Serge Bueno made the trans-Atlantic move from France to California to open an upscale motorcycle restoration business that is making a big splash in the SoCal scene.
Bueno, 47, began his life’s work with motorcycles aboard a 50cc Yamaha TY at age 14, zipping through the historic boulevards of Paris, France. He raced motocross for 15 years, including the 2001 Rally of Tunisia – a 2,000-mile, 11-day desert run where he was one of the 60 who finished out of 300 who started. Serge tends not to quit anything he starts, especially when he comes down to the last correct nut and bolt to finish off one of his restorations.
By 1985 he had opened a motorcycle shop in Paris specializing in unique racing machines circa 1910-1950 and also operated a fully equipped workshop on the Normandy coast, an hour from Paris. His passion for motorcycles saw him scouring the planet for machines of interest, including the hunt for the many semi-unobtainable parts he needed to complete their restorations, now over 100 rare bikes meticulously resurrected.
His bike-building technical skills stemmed from his early training as an engineer working with a variety of metals … steel, aluminum, magnesium, etc., and he also mastered the old school painting methods, painting with rare pigments and finishing without applying the standard clear coat. Everything is instead polished by hand, thus creating correct original appearance, including striping and tank graphics. Serge keeps his work area in “NASA clean room” condition, even his carefully stored vintage tools appear as works of art.
Bueno’s dream of living his motorcycle life in Los Angeles stretches back some 25 years to when he first visited a friend in the city. His three-month visa was extended another three months because he found the SoCal weather kept old motorcycles and cars in such great condition, a veritable time capsule for rare iron. Says Serge, “Paris is a beautiful place, but Los Angeles is the place for my motorcycle work. So, I sold my company in Paris and brought my wife with our four children and 40 motorcycles, then began building my garage here on La Brea Avenue. We opened on December 24, just one day before Christmas 2014.” Word of mouth and social media immediately brought customers wanting either restorations or to purchase one of his bikes already restored. Within six months he had sold 14 rare beauties, the fifteenth on the day we visited the shop.
Latest news is that an additional ten historically important bikes are arriving shortly from Europe for their new home at Heroes Motorcycles. A Grand Opening for the new Los Angeles center for truly “heroic” bikes is in the works.
Serge, an accomplished artist, creates all his own signage and artwork for the shop.
Serge is obviously a big fan of the legendary Brough-Superior SS100, “The Rolls-Royce of Motorcycles.” He plans to have one of the British revivals of the bike on display at his shop, as he is looking forward to being the California distributor for the new Broughs.
This 1965 H-D KHR is an example of the custom vintage creations Serge produces in addition to 100% restorations. In this case he built the Harley bobber for his personal ride. He black-ceramiced the engine, for which he built the pistons, and bolted on a brand new Sportster front end.
Serge gave the 1971 250cc BSA Single his custom treatment, everything of his own design.
In 2007, when the French motorcycle museum closed its doors, Serge took home three bikes, one being this very rare 1914 Hendee-Indian. He’s seen here with the bike’s new owner, Bobby Haas from Dallas, who had just ridden to the shop on a Harley sidecar rig.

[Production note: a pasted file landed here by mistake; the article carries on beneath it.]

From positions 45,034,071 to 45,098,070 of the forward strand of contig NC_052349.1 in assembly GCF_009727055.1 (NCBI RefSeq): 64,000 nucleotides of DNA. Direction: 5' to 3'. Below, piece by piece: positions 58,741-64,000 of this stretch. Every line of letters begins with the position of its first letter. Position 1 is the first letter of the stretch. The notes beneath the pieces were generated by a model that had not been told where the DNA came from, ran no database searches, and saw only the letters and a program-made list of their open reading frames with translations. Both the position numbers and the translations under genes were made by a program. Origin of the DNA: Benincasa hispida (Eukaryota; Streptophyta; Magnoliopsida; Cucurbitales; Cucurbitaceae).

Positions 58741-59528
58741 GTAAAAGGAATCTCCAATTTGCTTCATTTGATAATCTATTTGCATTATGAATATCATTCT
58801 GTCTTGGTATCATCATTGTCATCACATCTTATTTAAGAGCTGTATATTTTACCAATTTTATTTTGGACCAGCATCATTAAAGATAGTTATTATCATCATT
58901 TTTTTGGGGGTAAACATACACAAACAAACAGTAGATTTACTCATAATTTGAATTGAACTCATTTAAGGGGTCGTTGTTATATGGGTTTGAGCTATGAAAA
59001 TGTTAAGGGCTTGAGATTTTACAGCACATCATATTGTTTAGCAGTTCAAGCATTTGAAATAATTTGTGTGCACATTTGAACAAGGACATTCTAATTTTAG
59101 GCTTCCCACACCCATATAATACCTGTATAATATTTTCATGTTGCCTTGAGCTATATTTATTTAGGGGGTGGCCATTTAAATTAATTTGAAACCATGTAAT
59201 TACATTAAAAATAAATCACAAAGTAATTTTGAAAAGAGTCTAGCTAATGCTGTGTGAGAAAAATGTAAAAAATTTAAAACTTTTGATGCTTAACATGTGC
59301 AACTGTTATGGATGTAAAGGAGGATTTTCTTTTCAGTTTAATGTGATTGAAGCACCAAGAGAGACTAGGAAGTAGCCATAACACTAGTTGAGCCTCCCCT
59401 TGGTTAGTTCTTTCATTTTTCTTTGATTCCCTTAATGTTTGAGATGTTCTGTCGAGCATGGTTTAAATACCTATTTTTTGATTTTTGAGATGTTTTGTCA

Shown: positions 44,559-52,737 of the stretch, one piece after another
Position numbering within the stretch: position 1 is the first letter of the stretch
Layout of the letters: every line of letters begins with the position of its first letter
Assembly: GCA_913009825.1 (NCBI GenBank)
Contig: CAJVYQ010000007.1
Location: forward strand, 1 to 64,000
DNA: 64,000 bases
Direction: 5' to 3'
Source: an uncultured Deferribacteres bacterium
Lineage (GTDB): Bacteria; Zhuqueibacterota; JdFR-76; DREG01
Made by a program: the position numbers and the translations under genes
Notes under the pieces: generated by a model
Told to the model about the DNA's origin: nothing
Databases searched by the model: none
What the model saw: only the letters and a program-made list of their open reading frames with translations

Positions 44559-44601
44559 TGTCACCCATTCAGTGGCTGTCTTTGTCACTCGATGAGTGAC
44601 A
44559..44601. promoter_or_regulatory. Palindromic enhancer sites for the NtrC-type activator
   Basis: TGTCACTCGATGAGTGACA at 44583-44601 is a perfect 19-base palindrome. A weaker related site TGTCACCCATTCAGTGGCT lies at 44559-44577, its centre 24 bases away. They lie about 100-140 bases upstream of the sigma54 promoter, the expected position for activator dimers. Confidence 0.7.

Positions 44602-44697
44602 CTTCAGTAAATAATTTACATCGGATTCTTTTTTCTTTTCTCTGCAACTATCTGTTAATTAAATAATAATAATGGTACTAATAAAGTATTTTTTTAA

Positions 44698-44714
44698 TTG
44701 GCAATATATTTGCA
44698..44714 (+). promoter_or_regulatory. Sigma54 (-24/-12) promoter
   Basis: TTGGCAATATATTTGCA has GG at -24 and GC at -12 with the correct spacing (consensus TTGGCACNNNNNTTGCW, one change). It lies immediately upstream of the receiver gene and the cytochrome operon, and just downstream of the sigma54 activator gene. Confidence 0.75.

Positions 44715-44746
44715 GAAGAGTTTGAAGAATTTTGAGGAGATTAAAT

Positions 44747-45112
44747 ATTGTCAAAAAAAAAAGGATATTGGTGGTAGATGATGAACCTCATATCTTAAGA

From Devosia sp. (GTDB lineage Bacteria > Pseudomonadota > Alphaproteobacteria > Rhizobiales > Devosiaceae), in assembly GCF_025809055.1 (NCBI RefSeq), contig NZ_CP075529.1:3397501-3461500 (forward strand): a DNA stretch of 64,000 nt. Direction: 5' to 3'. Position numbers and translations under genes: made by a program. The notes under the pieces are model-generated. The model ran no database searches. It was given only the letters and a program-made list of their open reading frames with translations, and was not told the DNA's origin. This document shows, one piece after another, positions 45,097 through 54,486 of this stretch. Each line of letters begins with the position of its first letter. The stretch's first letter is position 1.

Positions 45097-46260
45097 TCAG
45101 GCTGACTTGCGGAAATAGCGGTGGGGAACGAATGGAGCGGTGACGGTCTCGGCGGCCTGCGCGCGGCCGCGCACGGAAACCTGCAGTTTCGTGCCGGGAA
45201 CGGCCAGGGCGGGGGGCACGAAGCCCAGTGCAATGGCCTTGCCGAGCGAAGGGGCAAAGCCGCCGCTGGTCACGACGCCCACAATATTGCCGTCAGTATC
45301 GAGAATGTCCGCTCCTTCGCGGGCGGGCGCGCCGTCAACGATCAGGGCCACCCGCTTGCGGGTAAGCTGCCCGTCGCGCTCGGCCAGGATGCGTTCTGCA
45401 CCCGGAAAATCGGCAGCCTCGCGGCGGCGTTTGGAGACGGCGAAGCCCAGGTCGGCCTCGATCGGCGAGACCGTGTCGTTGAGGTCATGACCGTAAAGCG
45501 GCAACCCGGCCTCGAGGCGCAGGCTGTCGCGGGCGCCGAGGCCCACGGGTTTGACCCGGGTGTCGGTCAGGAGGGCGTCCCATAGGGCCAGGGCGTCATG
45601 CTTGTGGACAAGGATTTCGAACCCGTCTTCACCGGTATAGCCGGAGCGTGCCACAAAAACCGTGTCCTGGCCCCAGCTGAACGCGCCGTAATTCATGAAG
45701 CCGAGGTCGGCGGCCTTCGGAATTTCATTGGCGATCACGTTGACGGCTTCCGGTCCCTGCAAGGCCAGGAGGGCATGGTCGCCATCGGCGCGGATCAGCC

The bronze Harley is called “The Chicago Racer” and hails from 1923. Incredible detailing includes the correct leather wrapping of cables.
Sourced from Germany, the 1923 1200cc Big Twin now virtually glows thanks to Serge’s special treatment.
Henderson inline-Four is an even rarer board-track racer model. Serge considers this bike the shop’s “masterpiece.” Found in tatty shape, it took years for Serge to wrangle the bike from its elderly owner in Germany, then the hunt was on for missing parts. He invested $2000 just in custom making the rubber footboards.
The Flying M. French film actor Olivier Martinez, riding a mint ’77 Harley XLCR, dropped in to try out the 1954 Matchless G45, engine number 138. Martinez also happens to be the husband of Halle Berry, the couple married in Paris in 2013 (and apparently this month are in the process of getting divorced). The Matchless was brought to Serge by its owner for restoration and is now for sale, and Martinez has been dropping by often.
The 1956 Matchless G45 500cc twin was literally a “barn find,” lying in disarray for 20 years before being revived under Serge’s care. It was originally raced by B.P. Castellani, the seven-time South African road racing champion.
One of only 11 such bikes, the 1932 “MotoBall” 350cc single was produced by the French company Koehler Escoffier, founded in 1912 by Marcel Escoffier and Julius Koehler. K-E eventually built bikes of various displacements including the K35S 350cc, “Super Standard” powered by an OHV Chaise engine with overhead valves, circa 1929-1931. Winning many hill climbs and rallies, the marque became famous in France, surviving until 1957.
This particular variant was called the MotoBall because it was ridden in competition by the French motorcycle soccer team who, yes, played the game while roaring around on two wheels. The team was touted as the fastest in the sport, a uniquely French activity.
Hanging art in the form of an original Harley KR racer. Rather than restore the rare, early example, Serge chose to retain its original patina.
1917 Big Twin Indian Board Track racer, found in the UK and rescued by Serge. It’s having new bearings installed in its pedal gear; the large hole in the lower frame accommodates the mechanism. Paint is original, correct color mix.